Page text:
The Pros And Cons Of Felony Murder

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Involuntary manslaughter is the unintentional killing of another, because of a negligent of unlawful act.

Felony Murder Rule

The felony murder rule is a highly criticized rule because it holds all parties of a crime liable for any death that occurred during the commission of the crime. Even if the death was not directly performed by one of the felons, they will all be charged. For example: During a robbery someone dies of a heart attach. All of the parties involved will be charged with murder. There are limitations to this rule: Some courts require that the death was foreseeable; the crime being committed must be inherently dangerous; the felony committed in connection with the murder, has to be independent and one of the deaths must have been caused directly by one of the felons, and as a consequence of the crime. In State v. Goodseal the meaning of inherently dangerous had to be defined. Charles Goodseal had been released from prison in August, 1969. In December, 1973 he want to look for work in Denver, Colorado, where he stayed with a friend. His friend, Carl Davis, said Goodseal had a .38 caliber revolver with him. They returned to Wichita on December 19, 1973. They met a topless dancer called “Silky” and befriended her. She asked for help getting out of needing to perform sexual acts later during her shift. Goodseal was to pretend to be her jealous husband. Silky showed him her gun, which could be used to scare the client away. The gun was unloaded, according to him. They carried out the plan and Goodseal shot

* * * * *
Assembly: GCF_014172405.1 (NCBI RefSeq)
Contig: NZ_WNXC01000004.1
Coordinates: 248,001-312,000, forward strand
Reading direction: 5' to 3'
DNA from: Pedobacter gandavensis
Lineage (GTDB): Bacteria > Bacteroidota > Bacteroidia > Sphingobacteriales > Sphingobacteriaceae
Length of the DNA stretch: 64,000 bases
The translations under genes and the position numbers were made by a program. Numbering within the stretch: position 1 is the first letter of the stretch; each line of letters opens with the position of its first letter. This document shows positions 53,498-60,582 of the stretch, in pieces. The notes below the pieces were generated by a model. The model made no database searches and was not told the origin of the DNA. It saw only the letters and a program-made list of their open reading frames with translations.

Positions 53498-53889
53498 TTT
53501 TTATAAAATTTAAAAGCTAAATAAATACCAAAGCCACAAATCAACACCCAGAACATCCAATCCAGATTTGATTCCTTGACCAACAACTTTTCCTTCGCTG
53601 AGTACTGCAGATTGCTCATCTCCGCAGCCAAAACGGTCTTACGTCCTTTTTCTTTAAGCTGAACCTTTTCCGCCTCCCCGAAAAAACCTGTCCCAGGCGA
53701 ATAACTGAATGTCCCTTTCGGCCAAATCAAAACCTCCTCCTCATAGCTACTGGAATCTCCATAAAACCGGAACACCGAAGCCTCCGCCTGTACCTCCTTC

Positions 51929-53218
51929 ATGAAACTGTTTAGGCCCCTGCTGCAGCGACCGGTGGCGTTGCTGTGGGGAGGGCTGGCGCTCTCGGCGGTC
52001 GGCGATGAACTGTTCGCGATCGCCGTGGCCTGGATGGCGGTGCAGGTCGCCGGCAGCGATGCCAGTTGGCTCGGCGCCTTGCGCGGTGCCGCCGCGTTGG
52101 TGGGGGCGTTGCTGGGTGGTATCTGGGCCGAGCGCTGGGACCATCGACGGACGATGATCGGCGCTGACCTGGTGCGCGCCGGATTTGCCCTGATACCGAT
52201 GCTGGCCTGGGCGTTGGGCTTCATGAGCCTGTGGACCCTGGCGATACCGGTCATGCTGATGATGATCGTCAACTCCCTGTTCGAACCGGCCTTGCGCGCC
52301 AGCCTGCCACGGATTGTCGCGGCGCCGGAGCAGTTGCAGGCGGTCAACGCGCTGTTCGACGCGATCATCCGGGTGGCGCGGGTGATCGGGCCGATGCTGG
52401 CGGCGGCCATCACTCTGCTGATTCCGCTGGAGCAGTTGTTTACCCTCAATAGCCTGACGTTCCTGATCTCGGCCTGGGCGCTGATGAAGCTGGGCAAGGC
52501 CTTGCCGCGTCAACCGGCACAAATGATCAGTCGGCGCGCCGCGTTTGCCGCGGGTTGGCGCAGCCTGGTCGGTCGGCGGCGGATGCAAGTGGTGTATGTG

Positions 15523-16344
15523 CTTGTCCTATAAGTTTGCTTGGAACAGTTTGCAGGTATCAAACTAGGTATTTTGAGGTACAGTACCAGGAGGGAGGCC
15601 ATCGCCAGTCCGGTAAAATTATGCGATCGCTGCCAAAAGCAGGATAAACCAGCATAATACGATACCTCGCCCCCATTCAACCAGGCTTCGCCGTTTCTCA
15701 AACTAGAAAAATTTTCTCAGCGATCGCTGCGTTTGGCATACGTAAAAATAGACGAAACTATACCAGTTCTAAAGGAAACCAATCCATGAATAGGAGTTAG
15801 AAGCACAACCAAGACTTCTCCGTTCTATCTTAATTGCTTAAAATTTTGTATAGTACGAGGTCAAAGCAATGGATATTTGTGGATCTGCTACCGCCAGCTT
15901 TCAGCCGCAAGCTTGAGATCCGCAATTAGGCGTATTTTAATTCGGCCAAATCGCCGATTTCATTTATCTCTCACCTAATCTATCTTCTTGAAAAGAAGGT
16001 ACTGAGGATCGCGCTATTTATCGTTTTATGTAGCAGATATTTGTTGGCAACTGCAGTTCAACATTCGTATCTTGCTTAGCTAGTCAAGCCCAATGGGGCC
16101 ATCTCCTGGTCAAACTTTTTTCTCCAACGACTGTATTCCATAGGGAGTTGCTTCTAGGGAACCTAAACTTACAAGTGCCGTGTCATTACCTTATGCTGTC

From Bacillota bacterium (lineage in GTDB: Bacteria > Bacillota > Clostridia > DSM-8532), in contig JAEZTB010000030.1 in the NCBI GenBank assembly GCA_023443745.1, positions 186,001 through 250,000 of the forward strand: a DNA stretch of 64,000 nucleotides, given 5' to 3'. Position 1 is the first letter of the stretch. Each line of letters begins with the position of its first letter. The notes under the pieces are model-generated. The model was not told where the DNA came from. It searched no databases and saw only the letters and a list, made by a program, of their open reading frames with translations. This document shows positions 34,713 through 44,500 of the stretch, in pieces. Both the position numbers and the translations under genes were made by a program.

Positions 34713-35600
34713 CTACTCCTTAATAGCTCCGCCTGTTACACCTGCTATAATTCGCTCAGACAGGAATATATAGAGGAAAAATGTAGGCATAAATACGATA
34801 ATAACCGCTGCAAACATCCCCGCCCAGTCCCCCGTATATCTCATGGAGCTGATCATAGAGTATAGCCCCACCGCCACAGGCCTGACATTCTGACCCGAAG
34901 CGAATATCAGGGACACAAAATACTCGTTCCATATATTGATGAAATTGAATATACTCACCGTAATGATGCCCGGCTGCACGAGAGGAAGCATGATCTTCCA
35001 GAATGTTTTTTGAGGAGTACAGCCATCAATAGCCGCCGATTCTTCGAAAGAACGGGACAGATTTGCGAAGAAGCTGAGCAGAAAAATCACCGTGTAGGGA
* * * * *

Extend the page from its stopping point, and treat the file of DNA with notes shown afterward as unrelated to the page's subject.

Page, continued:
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For battery there must have been the actual act and intent is not necessarily a requirement. A negligent or illegal act may be enough. For assault it is required that an actual deliberate threat was made to cause fear on the victim, and there was an attempt to commit battery.
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